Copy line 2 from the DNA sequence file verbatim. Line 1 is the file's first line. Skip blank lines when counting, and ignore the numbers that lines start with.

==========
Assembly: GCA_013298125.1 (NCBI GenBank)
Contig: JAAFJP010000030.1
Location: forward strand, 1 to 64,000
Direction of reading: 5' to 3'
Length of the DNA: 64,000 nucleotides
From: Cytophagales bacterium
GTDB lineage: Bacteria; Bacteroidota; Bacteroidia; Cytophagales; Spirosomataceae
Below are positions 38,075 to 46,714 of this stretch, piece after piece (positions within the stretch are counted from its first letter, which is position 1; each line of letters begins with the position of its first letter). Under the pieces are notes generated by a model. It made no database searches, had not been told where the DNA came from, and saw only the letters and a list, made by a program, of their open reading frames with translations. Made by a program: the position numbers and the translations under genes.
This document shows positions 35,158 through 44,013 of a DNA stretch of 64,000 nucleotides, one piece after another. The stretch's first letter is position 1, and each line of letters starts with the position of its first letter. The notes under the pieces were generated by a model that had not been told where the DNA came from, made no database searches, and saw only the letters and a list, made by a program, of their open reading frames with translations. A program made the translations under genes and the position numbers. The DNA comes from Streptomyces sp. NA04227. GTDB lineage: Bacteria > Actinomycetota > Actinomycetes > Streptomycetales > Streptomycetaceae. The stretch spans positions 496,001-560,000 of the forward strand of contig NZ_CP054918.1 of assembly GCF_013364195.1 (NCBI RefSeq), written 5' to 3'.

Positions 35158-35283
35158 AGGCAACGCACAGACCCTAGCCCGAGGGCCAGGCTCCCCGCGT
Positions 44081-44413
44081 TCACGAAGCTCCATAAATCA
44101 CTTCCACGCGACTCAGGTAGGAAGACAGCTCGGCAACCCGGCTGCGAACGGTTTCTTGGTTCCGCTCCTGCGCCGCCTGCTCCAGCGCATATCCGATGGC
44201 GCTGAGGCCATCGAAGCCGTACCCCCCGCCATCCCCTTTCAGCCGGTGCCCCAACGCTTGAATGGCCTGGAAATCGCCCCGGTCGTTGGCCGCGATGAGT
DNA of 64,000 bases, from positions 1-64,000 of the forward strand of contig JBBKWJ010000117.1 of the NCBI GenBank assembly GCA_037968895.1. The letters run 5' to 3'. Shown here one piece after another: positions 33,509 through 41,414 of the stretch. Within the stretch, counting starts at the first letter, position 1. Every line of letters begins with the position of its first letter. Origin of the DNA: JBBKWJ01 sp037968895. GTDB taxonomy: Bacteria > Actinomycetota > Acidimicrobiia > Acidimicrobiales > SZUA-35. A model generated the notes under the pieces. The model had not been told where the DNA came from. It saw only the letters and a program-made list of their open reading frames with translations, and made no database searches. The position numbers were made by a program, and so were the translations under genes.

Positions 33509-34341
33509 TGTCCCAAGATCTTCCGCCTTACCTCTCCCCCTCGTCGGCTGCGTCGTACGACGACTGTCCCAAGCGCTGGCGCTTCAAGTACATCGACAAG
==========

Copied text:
Contig: JAAFJP010000030.1